Government agencies work for us, the taxpayers, as we pay their salaries. Elected officials are supposed to represent those who elect them, and that means the majority not the minority. But that is not always how it works.
Sometimes these public servants put agency, industry and personal desires and beliefs before the wishes of the public.
A recent bill attempted to mandate the Department of Inland Fisheries and Wildlife and Department of Marine Resources to list federally endangered and threatened species at the state level. By the time a species is listed at the federal level, it is at risk of extinction throughout all or most of its range.
From 1975 through 1994, state-level listing of federally listed species was required by law in Maine. This mandatory listing clause was repealed by the Maine legislature in 1995, and in 1996, the legislature transferred the determination of Threatened and Endangered in Maine from the U.S. Secretary of the Interior to the Commissioner of DIF&W.
Since the removal of the mandatory listing clause, requests to list species under Maine Endangered Species Act and Maine Marine Endangered Species Act are now at the discretion of the DIF&W and DMR commissioners. Once recommended, the Maine Legislature has the sole authority to act, placing control of the state endangered species list in the hands of politicians not scientists.
The lack of a formal requirement to list federally listed species at the state level has resulted in an arbitrary application of the law, leaving seven out of 11 federally listed species found in Maine unlisted at the state level.
To be fair, while the legislature has the final say, the problem is at the DIF&W and DMR commissioner level as both have refused to recommend some federally listed species for state-level listing.
The bill, LD 883: An Act to Protect Endangered Species Whose Life Cycles include Maine Land or Waters, had little opposition. Eight people and organizations testified in favor of the bill at the hearing, and just one agency and one organization testified against it, according to the Maine State Legislature website. The write-in testimony was even more overwhelmingly in support of the bill with 37 in favor and just 3 against.
Organizations including Native Fish Coalition, Friends of Merrymeeting Bay, Atlantic Salmon Federation, Maine Audubon, Trout Unlimited, The Nature Conservancy and Project Coyote — as well as individuals such as retired Maine Atlantic Salmon Commission biologist Ed Baum and UMaine professor Dr. Michael Kinnison — supported the bill through testimony and submitted comments.
The only verbal testimony against the bill came from DIF&W’s Jim Connelly (speaking on behalf of DIF&W and DMR), and Maine Forest Products Council. One citizen, along with DIF&W and the Maine Professional Guides Association, wrote in with opposition.
With broad and overwhelming support for LD 883, and limited opposition to the bill, you would expect that it would pass. It didn’t. Immediately after the hearing, the Legislative Committees on Inland Fisheries and Wildlife and Marine Resources voted “Ought Not to Pass.” Only two members present voted in favor of the bill.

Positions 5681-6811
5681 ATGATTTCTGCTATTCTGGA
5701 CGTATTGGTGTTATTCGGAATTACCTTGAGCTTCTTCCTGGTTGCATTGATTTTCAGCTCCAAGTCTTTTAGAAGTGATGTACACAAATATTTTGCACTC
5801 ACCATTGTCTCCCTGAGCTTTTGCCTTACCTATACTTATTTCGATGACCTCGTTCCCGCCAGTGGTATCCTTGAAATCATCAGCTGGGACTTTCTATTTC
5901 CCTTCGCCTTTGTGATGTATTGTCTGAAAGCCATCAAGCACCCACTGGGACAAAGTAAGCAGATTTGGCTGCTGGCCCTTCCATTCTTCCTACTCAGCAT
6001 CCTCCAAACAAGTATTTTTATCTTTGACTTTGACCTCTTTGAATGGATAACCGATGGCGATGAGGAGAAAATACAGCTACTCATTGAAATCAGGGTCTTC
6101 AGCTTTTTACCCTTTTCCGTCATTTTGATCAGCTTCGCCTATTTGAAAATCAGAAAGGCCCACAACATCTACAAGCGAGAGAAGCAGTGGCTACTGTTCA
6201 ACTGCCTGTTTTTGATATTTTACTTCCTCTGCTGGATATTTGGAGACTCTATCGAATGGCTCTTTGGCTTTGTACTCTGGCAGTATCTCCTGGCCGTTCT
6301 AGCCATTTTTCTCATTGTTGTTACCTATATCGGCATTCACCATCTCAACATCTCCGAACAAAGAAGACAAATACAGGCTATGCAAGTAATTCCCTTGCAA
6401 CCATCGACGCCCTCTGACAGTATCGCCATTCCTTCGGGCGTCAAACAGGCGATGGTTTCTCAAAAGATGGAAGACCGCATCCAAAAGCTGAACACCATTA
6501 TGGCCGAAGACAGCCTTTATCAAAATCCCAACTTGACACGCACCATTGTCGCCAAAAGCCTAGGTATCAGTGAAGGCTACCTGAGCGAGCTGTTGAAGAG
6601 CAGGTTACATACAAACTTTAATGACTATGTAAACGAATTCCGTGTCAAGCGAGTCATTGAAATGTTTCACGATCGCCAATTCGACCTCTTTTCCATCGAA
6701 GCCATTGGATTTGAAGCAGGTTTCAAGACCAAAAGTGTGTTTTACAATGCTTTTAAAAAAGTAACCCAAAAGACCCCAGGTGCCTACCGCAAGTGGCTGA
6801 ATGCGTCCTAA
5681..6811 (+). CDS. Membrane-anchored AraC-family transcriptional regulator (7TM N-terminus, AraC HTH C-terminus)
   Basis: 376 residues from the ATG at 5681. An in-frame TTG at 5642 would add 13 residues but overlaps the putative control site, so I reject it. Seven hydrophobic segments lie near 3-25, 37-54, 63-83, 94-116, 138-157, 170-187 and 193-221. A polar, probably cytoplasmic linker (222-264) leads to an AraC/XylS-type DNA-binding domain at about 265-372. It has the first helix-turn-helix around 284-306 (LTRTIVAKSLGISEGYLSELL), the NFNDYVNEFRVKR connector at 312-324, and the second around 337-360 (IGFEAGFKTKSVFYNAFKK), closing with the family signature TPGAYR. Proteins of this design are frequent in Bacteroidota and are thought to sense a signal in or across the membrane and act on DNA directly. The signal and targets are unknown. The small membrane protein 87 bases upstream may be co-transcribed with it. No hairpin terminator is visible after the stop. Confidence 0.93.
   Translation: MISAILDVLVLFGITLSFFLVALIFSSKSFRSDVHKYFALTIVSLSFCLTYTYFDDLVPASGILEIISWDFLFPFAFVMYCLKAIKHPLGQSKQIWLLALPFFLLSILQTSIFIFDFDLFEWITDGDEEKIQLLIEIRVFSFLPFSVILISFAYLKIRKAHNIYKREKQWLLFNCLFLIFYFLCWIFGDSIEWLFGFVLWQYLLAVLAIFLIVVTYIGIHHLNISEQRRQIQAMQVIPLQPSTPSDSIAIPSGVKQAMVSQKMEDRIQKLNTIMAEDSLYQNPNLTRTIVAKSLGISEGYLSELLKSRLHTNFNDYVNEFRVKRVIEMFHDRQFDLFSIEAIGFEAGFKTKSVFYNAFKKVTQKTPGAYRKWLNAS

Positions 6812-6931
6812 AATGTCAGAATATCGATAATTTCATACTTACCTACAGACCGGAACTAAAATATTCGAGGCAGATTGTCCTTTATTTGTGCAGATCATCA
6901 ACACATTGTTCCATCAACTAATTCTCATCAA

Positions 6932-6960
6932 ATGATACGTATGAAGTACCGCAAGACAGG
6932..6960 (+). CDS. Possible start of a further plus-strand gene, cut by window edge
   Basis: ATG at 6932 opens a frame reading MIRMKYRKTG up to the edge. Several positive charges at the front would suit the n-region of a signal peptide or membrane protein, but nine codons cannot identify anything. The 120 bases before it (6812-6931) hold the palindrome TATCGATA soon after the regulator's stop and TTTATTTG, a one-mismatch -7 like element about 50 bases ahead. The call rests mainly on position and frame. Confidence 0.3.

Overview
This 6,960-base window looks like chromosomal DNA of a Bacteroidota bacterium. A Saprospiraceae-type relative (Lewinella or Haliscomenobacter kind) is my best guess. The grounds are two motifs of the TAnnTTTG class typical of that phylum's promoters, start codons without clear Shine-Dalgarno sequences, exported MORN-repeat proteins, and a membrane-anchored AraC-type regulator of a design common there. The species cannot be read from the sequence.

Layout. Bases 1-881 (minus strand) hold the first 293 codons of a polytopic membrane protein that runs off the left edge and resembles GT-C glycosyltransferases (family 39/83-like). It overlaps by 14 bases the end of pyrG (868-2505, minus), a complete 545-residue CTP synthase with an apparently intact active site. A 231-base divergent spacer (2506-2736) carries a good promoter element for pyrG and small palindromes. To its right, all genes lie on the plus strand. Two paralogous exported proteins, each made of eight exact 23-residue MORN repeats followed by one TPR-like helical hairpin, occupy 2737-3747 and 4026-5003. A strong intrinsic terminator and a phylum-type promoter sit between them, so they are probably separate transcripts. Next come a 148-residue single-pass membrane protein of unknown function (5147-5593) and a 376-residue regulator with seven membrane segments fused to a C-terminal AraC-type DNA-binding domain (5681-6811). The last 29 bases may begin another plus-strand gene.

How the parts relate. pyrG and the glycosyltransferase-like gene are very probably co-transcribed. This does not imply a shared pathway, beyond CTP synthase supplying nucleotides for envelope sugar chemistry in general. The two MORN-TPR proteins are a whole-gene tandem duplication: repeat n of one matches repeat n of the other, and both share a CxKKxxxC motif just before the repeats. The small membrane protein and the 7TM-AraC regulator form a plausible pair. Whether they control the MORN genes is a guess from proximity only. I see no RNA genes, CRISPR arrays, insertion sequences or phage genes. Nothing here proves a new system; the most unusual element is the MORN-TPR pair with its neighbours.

On Monday, both the Maine house and senate accepted the recommendation, which rendered the bill dead.
Led by Commissioner Judy Camuso, a scientist, DIF&W put administration before science and the health of the resource, while defying the will of the unconflicted masses who simply want to protect at-risk species.
The system failed in regard to LD 883. Those whose salaries are paid for by the taxpayer or serve at the will of the taxpayer sided with a minority representing extractive and exploitative industries, rather than those who have nothing to gain or lose by the listing of threatened and endangered species at the state level.
According to those charged with protecting our natural resources, DIF&W and DMR, redfin pickerel and swamp darter are more at-risk than Atlantic salmon, a position that doesn’t even pass the straight-face test. Both agencies have refused recent requests to recommend listing critically endangered Atlantic salmon as endangered at the state level, and for all the wrong reasons.
The two agencies have stated that state-level listing does not offer any conservation benefits, and it causes a workload issue that does not justify the ends, both of which are in direct conflict with what DIF&W says on its website.
If Maine Endangered Species Act and Maine Marine Endangered Species Act offer no benefits, why do we have them? And why have we listed some, but not all, federally listed species at the state level?
LD 883 should have passed unanimously. Neither DIF&W or DMR should have opposed the bill, as these are the agencies charged with protecting our inland and marine fish and wildlife resources. It is also important to note that Maine is one of only 10 states that doesn’t require, strongly recommend or recommend state-level listing of federally listed species. And three states that don’t legally require it have listed most federally listed species at the state level.
It’s time for DIF&W, DMR and the Legislative Committee on Inland Fisheries and Wildlife to fully embrace the Endangered Species Act, Maine Endangered Species Act and Maine Marine Endangered Species Act. The current administration of endangered species at the state level is arbitrary, inconsistent and indefensible.
Those involved failed to do the right thing, and undo what never should have been done in the first place: Repealing the mandatory listing of federally listed species at the state level.